Harris's continuing search for his identity as a black American, previously documented in Mississippi Solo (1988) and Native Stranger (1992), now takes him on a compelling motorcycle journey through the American South. Setting out with little baggage and no fixed itinerary, Harris rides through the South with an inescapable awareness of the region's legacy of racism and oppression. On the very first page here, he passes a sign referring to a ``Coon Hunters' Club,'' which instantly reminds him of the area's terrible history of lynching. At the same time, he acknowledges his ``addiction'' to the South, which he recognizes as his ancestral territory, paramount even to Africa. And so he looks for traces of his forebears, especially his great-grandfather, a slave in Virginia. He talks to ordinary people of all ages and races, met by chance on park benches and in roadside restaurants; visits Richmond, Atlanta, Birmingham, and Charleston, finding memories of the black struggle for freedom as well as Confederate monuments; hears a sermon in Martin Luther King, Jr.,'s old church; and finds his great-grandfather's manumission papers in a Virginia courthouse. The events of the journey set off riveting chains of association, meditations on being a descendent of slaves in a nation that proclaims itself free. Harris's ultimate journey is as much inward and emotional as geographical, and the reader will be as surprised as the author was to learn its true destination. Harris has an eye for detail that many novelists might envy, and a fine prose style—qualities that, combined with the powerful subject matter here, result in an energetic and emotionally satisfying work.

Pub Date: May 1, 1993

ISBN: 0-671-74896-3

Page Count: 288

Publisher: Simon & Schuster

Review Posted Online: May 20, 2010

Kirkus Reviews Issue: March 1, 1993

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The author's youthfulness helps to assure the inevitable comparison with the Anne Frank diary although over and above the...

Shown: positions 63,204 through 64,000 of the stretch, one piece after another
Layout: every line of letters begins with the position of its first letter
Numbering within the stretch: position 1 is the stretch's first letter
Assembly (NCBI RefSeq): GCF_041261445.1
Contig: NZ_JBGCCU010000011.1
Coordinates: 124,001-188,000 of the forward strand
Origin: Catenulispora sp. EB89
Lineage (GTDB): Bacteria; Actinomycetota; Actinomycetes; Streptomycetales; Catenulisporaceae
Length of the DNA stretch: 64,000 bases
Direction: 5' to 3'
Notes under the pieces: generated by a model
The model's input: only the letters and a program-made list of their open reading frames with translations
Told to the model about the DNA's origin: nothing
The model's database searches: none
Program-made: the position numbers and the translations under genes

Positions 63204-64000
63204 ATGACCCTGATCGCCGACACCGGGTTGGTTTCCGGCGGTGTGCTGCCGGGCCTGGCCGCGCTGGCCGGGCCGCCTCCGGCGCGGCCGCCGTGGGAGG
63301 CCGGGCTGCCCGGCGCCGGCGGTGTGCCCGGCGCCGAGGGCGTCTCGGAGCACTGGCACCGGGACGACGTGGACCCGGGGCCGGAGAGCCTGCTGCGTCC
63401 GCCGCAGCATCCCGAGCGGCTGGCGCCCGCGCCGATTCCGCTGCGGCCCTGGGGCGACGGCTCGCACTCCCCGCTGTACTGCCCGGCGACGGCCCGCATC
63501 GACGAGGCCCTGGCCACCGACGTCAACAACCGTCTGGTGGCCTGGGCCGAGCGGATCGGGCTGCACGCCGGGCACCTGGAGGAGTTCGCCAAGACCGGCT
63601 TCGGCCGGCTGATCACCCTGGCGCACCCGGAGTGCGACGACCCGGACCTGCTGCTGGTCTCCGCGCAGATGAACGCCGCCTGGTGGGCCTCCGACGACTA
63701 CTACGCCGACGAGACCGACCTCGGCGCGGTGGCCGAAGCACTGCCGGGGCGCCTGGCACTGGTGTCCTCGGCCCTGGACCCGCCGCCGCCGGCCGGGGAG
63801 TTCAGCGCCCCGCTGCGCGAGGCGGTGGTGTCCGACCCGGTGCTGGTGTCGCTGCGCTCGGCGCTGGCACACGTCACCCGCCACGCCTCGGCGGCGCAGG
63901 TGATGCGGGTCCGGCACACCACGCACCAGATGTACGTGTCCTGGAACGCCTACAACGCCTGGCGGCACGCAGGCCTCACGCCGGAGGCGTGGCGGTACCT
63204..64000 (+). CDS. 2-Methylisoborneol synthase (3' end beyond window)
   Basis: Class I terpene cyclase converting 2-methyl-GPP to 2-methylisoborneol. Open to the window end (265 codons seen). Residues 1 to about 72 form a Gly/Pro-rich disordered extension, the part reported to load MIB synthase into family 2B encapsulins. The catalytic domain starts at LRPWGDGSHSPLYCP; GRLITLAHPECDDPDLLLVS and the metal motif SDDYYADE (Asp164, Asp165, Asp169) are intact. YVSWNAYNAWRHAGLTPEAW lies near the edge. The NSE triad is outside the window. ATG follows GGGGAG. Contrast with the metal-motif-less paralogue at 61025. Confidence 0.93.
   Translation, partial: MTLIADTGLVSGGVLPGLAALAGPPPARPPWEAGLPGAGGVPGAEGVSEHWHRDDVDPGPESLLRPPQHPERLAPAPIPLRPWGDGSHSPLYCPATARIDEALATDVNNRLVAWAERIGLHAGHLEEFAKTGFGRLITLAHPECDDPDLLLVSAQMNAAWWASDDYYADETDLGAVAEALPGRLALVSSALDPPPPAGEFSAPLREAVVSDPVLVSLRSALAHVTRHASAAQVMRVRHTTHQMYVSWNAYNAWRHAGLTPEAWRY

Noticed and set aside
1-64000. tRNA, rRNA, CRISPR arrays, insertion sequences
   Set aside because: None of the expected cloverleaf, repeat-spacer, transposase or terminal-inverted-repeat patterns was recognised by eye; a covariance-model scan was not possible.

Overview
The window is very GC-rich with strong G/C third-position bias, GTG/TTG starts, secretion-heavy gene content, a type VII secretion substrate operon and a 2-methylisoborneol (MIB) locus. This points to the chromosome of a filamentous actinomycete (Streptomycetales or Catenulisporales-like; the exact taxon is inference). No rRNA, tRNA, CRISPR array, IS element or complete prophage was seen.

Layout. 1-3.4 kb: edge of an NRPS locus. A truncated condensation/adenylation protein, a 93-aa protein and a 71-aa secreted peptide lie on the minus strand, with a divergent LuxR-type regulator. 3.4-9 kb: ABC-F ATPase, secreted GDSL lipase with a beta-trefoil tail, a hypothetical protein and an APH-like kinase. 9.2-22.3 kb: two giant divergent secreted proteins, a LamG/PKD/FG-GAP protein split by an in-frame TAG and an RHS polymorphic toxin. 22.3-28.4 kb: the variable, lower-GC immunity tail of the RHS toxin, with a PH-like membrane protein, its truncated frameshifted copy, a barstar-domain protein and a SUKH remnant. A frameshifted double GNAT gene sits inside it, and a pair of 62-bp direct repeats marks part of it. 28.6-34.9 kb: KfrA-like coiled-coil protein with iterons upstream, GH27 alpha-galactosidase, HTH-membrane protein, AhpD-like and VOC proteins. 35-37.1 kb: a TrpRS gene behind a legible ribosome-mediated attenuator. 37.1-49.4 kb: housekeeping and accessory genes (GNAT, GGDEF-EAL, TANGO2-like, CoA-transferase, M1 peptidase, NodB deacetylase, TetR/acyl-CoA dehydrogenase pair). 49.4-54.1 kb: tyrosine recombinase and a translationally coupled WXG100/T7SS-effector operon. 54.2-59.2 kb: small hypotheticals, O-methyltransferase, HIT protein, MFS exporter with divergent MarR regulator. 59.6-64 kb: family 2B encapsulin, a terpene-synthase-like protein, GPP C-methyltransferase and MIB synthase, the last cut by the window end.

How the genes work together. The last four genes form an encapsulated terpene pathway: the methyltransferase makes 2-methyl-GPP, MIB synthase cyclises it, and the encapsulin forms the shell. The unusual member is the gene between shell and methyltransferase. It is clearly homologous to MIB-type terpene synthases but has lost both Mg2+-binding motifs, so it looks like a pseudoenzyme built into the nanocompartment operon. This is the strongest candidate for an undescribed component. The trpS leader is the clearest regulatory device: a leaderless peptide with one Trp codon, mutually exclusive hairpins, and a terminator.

Elie Wiesel spent his early years in a small Transylvanian town as one of four children. 

He was the only one of the family to survive what Francois Maurois, in his introduction, calls the "human holocaust" of the persecution of the Jews, which began with the restrictions, the singularization of the yellow star, the enclosure within the ghetto, and went on to the mass deportations to the ovens of Auschwitz and Buchenwald. There are unforgettable and horrifying scenes here in this spare and sombre memoir of this experience of the hanging of a child, of his first farewell with his father who leaves him an inheritance of a knife and a spoon, and of his last goodbye at Buchenwald his father's corpse is already cold let alone the long months of survival under unconscionable conditions. 

The author's youthfulness helps to assure the inevitable comparison with the Anne Frank diary although over and above the sphere of suffering shared, and in this case extended to the death march itself, there is no spiritual or emotional legacy here to offset any reader reluctance.

Pub Date: Jan. 16, 2006

ISBN: 0374500010

Page Count: 120

Publisher: Hill & Wang

Review Posted Online: Oct. 7, 2011

Kirkus Reviews Issue: Jan. 15, 2006

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For Howard Zinn, long-time civil rights and anti-war activist, history and ideology have a lot in common. Since he thinks that everything is in someone's interest, the historian—Zinn posits—has to figure out whose interests he or she is defining/defending/reconstructing (hence one of his previous books, The Politics of History). Zinn has no doubts about where he stands in this "people's history": "it is a history disrespectful of governments and respectful of people's movements of resistance." So what we get here, instead of the usual survey of wars, presidents, and institutions, is a survey of the usual rebellions, strikes, and protest movements. Zinn starts out by depicting the arrival of Columbus in North America from the standpoint of the Indians (which amounts to their standpoint as constructed from the observations of the Europeans); and, after easily establishing the cultural disharmony that ensued, he goes on to the importation of slaves into the colonies. Add the laborers and indentured servants that followed, plus women and later immigrants, and you have Zinn's amorphous constituency. To hear Zinn tell it, all anyone did in America at any time was to oppress or be oppressed; and so he obscures as much as his hated mainstream historical foes do—only in Zinn's case there is that absurd presumption that virtually everything that came to pass was the work of ruling-class planning: this amounts to one great indictment for conspiracy. Despite surface similarities, this is not a social history, since we get no sense of the fabric of life. Instead of negating the one-sided histories he detests, Zinn has merely reversed the image; the distortion remains.

Pub Date: Jan. 1, 1979

ISBN: 0061965588

Page Count: 772

Publisher: Harper & Row

Review Posted Online: May 26, 2012

Kirkus Reviews Issue: Jan. 1, 1979

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